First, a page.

A bipolar expedition

In 2008, The Lancet published an amazing article on the ‘psychological effects of polar expeditions’ that contains a potted history of artic madness.

Unfortunately, the paper is locked, or shall we say, frozen, behind a paywall, although this snippet on the history of mental health problems on artic expeditions makes for quite surprising reading.

Accounts of expeditions throughout the 19th and early 20th centuries rarely mentioned episodes of psychiatric disturbance or interpersonal conflict, as such was not in keeping with the image of polar explorers, who were expected to have specific qualities and characteristics, such as strength and resilience. Nevertheless, equally rare was the polar expedition that did not have at least one member who was debilitated by depression, anxiety, paranoia, alcoholism, or sleep disorders. During Sir Douglas Mawson’s second Antarctic expedition (1910–14), that person was Sydney Jeffryes, the radio operator, whom Mawson believed “surely must be going off his base. During the day he sleeps badly, gets up for dinner looking bad, husky; mutters sitting on his bunk in the dark afterward.”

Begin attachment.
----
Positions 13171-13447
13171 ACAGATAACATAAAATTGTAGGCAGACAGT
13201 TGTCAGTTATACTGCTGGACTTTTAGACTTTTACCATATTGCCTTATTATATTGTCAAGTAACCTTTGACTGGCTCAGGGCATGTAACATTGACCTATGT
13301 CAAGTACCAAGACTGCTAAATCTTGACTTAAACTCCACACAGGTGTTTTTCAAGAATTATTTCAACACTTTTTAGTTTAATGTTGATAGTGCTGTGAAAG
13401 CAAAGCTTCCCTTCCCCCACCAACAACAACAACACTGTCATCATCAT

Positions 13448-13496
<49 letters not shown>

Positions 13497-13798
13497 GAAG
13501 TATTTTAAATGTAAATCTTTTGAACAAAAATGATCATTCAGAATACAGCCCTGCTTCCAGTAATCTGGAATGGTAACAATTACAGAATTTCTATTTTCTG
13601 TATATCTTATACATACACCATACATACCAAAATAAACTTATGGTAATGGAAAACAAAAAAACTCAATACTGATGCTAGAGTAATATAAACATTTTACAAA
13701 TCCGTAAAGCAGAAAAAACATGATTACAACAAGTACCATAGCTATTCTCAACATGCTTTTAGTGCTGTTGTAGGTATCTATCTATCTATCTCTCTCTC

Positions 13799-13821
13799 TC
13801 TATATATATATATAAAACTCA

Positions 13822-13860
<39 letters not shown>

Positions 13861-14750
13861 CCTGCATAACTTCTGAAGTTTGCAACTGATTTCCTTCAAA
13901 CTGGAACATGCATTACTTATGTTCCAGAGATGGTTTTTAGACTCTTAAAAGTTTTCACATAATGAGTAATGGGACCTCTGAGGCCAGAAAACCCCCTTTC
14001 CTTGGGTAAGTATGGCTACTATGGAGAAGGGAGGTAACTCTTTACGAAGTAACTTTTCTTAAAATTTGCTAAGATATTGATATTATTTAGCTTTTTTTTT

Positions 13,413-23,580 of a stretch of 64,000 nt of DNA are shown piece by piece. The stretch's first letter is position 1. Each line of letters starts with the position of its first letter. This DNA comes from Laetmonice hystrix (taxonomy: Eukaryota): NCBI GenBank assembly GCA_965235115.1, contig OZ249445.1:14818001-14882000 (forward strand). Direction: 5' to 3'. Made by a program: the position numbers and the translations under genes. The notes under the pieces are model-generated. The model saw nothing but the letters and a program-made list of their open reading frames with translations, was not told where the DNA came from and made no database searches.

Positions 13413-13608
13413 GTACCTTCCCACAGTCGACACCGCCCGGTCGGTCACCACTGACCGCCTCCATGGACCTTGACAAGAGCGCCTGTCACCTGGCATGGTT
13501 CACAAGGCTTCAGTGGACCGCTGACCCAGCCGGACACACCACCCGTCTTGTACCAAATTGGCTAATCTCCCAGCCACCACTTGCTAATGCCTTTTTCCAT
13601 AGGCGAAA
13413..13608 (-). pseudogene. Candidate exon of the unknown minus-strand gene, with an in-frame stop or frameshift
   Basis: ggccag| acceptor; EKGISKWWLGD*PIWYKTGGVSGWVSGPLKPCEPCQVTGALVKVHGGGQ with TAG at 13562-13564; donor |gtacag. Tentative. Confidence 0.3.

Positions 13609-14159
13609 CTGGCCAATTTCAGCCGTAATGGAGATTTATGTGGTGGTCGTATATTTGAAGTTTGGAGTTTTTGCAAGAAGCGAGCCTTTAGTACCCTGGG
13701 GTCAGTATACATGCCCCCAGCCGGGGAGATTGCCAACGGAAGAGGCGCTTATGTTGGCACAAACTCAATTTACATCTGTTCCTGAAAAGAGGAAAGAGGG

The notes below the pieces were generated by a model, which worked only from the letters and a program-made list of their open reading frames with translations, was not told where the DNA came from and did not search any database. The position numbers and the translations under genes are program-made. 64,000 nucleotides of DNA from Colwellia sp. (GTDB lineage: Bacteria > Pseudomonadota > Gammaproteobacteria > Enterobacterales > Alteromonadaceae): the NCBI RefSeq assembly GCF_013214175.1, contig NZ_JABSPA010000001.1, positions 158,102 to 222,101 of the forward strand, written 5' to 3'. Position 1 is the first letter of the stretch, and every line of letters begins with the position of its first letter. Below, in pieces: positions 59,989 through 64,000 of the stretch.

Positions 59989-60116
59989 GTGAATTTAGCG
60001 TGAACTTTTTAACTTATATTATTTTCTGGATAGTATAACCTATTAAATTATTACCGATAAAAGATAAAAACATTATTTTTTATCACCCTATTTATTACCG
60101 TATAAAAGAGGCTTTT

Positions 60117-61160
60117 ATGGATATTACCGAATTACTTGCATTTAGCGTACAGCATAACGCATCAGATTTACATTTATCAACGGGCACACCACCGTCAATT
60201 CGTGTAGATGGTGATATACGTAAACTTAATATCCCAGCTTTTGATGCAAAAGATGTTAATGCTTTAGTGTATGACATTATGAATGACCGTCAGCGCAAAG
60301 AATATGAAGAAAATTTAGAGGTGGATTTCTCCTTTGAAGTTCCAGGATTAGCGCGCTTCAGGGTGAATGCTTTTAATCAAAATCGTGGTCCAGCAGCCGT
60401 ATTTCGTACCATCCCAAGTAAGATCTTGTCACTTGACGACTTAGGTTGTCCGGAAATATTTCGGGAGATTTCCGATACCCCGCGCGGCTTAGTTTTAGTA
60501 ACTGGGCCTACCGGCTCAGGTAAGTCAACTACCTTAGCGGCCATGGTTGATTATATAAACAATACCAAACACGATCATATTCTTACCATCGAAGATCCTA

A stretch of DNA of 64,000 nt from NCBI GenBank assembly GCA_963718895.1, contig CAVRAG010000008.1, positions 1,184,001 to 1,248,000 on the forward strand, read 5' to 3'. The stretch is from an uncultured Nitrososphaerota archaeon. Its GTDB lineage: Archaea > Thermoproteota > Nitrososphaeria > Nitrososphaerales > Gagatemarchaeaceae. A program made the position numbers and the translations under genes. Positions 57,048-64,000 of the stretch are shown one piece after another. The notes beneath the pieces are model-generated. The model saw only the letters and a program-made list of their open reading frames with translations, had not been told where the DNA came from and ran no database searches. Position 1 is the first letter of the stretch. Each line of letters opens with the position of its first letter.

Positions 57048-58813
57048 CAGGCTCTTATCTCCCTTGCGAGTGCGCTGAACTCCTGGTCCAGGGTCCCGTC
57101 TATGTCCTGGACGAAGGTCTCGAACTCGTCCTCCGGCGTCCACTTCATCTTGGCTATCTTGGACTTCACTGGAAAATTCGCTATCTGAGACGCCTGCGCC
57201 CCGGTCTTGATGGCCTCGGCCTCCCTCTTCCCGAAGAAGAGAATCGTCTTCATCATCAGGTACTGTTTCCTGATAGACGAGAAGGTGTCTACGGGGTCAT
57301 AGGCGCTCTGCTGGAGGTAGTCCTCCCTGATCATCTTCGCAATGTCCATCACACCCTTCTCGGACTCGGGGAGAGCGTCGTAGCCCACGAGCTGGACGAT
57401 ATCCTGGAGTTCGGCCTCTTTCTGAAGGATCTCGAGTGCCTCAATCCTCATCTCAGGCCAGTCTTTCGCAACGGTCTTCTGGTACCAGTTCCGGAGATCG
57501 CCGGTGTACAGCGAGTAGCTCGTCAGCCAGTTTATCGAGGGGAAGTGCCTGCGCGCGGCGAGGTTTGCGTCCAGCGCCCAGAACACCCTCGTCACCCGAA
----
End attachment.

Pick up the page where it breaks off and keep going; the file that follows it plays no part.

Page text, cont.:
Frequently, the entire crew of a polar expedition would experience melancholy and depression, as was the case of the Belgica expedition to Antarctica in 1898–99. As described by the great polar explorer and expedition physician, Frederick A Cook, “The curtain of blackness which has fallen over the outer world of icy desolation has descended upon the inner world of our souls. Around the tables, in the laboratory, and in the forecastle, men are sitting about sad and dejected, lost in dreams of melancholy from which, now and then, one arouses with an empty attempt at enthusiasm.”

Cook tried to treat these symptoms by having crew members sit in front of large blazing fires. This baking treatment, as he called it, could be the first recorded attempt to use light therapy to treat symptoms of winter depression or seasonal affective disorder. Other expeditions, such as the Greely expedition of 1881–84, met a far worse fate than the Belgica exploration. In their attempt to establish a scientific base on Ellsmere Island in the Arctic, the crew of the Greely expedition was driven to mutiny, madness, suicide, and cannibalism, leaving six survivors of a crew of 25 men.

 

Link to frozen Lancet article.

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